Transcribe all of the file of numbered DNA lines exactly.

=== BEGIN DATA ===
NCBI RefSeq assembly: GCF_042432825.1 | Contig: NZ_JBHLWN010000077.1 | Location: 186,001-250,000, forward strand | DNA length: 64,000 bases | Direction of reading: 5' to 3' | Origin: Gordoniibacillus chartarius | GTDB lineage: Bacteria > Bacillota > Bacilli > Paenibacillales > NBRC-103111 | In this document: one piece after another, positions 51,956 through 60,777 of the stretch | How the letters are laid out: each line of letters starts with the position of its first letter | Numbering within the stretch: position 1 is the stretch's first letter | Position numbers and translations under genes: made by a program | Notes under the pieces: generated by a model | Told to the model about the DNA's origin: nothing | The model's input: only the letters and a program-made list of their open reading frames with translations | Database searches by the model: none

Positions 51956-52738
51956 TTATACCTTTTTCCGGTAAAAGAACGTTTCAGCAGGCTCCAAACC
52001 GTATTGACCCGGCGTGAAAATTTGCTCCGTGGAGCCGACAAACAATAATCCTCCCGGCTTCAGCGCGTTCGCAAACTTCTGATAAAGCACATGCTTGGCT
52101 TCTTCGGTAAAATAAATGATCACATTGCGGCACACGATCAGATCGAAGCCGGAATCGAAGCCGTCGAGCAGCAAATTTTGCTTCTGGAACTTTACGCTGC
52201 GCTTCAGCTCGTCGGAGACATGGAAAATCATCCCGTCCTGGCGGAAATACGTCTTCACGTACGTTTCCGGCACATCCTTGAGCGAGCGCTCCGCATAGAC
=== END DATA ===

NCBI RefSeq assembly: GCF_042432825.1 | Contig: NZ_JBHLWN010000077.1 | Location: 186,001-250,000, forward strand | DNA length: 64,000 bases | Direction of reading: 5' to 3' | Origin: Gordoniibacillus chartarius | GTDB lineage: Bacteria > Bacillota > Bacilli > Paenibacillales > NBRC-103111 | In this document: one piece after another, positions 51,956 through 60,777 of the stretch | How the letters are laid out: each line of letters starts with the position of its first letter | Numbering within the stretch: position 1 is the stretch's first letter | Position numbers and translations under genes: made by a program | Notes under the pieces: generated by a model | Told to the model about the DNA's origin: nothing | The model's input: only the letters and a program-made list of their open reading frames with translations | Database searches by the model: none

Positions 51956-52738
51956 TTATACCTTTTTCCGGTAAAAGAACGTTTCAGCAGGCTCCAAACC
52001 GTATTGACCCGGCGTGAAAATTTGCTCCGTGGAGCCGACAAACAATAATCCTCCCGGCTTCAGCGCGTTCGCAAACTTCTGATAAAGCACATGCTTGGCT
52101 TCTTCGGTAAAATAAATGATCACATTGCGGCACACGATCAGATCGAAGCCGGAATCGAAGCCGTCGAGCAGCAAATTTTGCTTCTGGAACTTTACGCTGC
52201 GCTTCAGCTCGTCGGAGACATGGAAAATCATCCCGTCCTGGCGGAAATACGTCTTCACGTACGTTTCCGGCACATCCTTGAGCGAGCGCTCCGCATAGAC